Maintenance person pressing a button on a voltage control panel in response to an alert from condition-based maintenance

Key Takeaways

  • Condition-based maintenance (CbM) is a proactive maintenance technique that focuses on real-time asset performance
  • CbM alerts employees when equipment is performing outside of its specified range, prompting maintenance intervention
  • Assets with high repair and replacement costs are good candidates for condition-based maintenance
  •  Computerized maintenance management system (CMMS) software, like FTMaintenance, tracks maintenance activities related to condition-based maintenance

What is Condition-based Maintenance?

Condition-based maintenance (CbM) is a proactive maintenance technique that uses real-time data (collected through sensors) to identify when an asset’s performance or condition reaches an unsatisfactory level. By observing the state of an asset, a practice known as condition monitoring, maintenance professionals can identify when an asset is about to fail or has failed. With CbM, maintenance work is performed only when needed in response to the asset’s real condition, preventing unnecessary maintenance tasks.

Condition-based Maintenance (CbM) vs. Predictive Maintenance (PdM)

Though condition-based maintenance and predictive maintenance (PdM) have some overlap and are often used interchangeably, they are not technically the same. CbM focuses on real-time asset performance and conditions, and alerts you the exact moment monitored parameters are out of bounds. For example, a sensor reading taken from an oil pump may show a major drop in pressure, indicating that a component has failed.

Predictive maintenance utilizes real-time asset data, like CbM, in addition to predictive analysis to determine when an asset will fail in the future. To continue our previous example, sensor readings from an oil pump may be used to forecast when an issue will occur or is beginning to form. As you can see, while both CbM and PdM use condition monitoring, the key difference is timing – what is the condition of an asset right now (CbM) versus what might the condition of the asset be in the future (PdM).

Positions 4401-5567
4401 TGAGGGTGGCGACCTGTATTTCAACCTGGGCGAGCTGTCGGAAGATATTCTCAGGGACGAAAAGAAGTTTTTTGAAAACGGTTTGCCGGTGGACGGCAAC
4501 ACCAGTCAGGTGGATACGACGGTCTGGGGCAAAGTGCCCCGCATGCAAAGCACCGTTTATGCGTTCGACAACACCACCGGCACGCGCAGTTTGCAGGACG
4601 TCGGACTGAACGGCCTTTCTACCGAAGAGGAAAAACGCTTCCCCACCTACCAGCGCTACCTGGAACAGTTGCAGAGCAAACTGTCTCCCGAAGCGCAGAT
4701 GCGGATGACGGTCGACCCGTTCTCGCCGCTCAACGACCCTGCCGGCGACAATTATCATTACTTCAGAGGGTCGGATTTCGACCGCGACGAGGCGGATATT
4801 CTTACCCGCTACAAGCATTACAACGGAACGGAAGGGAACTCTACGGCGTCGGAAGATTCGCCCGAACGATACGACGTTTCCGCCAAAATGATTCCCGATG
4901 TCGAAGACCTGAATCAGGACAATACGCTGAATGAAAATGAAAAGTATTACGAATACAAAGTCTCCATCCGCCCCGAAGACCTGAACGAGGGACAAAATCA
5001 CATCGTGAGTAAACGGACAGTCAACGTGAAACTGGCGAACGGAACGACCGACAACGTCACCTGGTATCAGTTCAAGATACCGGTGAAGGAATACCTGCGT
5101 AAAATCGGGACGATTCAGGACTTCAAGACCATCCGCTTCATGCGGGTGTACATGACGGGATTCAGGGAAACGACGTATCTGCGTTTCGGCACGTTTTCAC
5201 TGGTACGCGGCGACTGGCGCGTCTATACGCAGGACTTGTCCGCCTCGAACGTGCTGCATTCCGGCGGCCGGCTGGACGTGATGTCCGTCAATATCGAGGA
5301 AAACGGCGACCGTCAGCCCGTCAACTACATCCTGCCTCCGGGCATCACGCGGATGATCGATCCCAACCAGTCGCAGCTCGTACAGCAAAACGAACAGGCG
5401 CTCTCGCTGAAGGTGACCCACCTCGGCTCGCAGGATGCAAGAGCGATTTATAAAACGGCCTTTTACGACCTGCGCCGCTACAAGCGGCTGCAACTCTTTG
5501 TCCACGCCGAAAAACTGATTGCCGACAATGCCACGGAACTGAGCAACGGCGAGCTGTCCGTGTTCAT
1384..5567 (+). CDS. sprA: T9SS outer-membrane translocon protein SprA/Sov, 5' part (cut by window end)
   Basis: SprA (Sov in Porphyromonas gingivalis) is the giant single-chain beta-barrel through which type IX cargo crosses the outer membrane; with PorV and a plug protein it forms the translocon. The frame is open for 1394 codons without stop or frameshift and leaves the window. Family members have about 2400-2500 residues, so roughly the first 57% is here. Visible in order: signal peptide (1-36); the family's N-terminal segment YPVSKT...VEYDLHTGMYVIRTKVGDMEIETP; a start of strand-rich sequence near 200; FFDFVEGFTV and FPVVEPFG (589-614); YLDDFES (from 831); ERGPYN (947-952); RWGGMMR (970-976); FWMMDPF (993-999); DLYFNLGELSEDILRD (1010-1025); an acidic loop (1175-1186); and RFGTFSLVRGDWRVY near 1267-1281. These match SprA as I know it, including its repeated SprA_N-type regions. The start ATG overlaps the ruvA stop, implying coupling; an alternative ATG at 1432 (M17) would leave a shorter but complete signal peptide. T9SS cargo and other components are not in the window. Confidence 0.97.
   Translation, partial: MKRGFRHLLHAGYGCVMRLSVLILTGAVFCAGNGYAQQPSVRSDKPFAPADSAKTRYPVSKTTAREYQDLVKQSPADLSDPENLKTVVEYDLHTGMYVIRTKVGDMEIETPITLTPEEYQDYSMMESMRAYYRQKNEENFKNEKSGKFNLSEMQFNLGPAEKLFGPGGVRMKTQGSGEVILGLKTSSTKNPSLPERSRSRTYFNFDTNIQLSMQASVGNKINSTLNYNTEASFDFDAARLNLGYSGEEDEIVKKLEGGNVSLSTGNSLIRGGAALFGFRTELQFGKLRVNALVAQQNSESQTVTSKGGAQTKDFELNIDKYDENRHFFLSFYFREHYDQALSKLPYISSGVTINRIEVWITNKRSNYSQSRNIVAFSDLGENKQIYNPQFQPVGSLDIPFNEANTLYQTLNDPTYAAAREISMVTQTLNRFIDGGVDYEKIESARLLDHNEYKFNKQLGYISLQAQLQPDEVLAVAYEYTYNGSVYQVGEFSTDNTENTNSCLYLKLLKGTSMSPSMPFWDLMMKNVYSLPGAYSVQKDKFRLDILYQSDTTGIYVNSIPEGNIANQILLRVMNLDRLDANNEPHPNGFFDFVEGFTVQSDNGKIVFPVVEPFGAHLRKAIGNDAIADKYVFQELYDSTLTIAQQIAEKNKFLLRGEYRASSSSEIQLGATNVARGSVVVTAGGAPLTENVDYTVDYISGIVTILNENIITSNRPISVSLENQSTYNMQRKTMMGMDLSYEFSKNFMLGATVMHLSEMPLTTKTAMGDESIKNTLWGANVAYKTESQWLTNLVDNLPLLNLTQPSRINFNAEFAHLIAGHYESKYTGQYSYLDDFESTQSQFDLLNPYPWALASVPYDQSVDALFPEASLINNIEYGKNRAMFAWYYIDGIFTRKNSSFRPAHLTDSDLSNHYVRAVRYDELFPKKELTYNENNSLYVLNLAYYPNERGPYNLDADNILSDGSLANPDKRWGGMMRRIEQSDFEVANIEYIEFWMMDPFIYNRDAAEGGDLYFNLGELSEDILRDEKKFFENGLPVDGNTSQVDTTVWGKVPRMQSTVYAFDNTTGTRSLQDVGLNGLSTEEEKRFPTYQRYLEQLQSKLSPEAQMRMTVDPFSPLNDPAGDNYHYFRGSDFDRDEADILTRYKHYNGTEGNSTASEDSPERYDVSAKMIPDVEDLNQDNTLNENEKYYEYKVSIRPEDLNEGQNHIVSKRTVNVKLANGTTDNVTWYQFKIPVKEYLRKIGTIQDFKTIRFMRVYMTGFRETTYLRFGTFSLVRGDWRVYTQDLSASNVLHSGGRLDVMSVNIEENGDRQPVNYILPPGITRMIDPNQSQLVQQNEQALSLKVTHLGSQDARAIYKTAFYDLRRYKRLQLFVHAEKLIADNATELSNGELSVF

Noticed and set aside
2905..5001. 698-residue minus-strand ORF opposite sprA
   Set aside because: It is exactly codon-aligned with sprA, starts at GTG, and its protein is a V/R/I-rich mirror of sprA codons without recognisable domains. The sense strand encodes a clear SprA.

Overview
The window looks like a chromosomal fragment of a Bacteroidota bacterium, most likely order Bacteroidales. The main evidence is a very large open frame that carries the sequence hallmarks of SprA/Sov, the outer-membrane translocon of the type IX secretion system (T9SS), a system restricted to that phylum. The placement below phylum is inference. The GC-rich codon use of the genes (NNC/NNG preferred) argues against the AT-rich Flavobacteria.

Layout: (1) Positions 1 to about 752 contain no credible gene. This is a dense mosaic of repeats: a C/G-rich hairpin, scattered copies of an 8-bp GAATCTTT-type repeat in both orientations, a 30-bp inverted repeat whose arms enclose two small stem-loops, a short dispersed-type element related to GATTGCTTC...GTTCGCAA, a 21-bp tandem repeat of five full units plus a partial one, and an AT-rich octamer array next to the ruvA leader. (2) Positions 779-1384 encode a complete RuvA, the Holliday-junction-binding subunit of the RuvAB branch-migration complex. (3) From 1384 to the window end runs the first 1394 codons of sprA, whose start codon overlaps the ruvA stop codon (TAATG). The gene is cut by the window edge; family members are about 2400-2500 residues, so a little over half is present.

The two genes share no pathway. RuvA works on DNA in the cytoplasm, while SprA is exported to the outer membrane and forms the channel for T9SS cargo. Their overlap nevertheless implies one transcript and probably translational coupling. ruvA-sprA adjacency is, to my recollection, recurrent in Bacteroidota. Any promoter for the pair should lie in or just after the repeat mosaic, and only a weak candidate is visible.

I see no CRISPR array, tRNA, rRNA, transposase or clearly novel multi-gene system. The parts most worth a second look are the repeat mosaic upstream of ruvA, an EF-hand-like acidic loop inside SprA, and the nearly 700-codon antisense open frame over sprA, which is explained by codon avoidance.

How Condition-based Maintenance Works

Condition-based maintenance consists of three steps: 1) capturing sensor data, 2) communicating data, and 3) performing maintenance work.

Capturing Sensor Data

Condition-based maintenance monitors asset performance through non-destructive testing carried out by condition-monitoring sensors. These sensors check conditions, such as vibration, temperature, and pressure, while assets are in operation. They may be provided by the original equipment manufacturer (OEM), be integral to the equipment, or purchased and retrofitted after initial installation. Common condition-monitoring sensors include:

  • Accelerometers: Measure vibration, velocity, and displacement.
  • Infrared Cameras: Detect heat and displays results on a thermal image.
  • Fluid Condition Sensors: Observe the condition of a fluid such as oil.
  • Tank Level Sensors: Monitor the level of fluid in a tank.
  • Pressure Transducers: Measure the pressure of liquids and gases.
  • Ammeters: Gauge the current running through a circuit.

Communicating Data

maintenance technician in hard hat-control panel-dual monitor-viewing SCADA connections-communicating data

Trained maintenance technicians can view data captured by sensors to better understand an asset’s current condition before performing maintenance work.

Once a sensor has found that a monitored parameter is out of its normal operating range, it must communicate that information to a human employee who can provide a remedy. Notifications can take many forms. A programmable logic controller (PLC) that runs a machine may notify a technician that service is required in a variety of ways like, for example, turning on a stack light. A human-machine interface (HMI) or SCADA system may turn on a warning light, sound an alarm, display a message, or send a text or email notification. Computerized maintenance management system (CMMS) software may auto-generate a work order.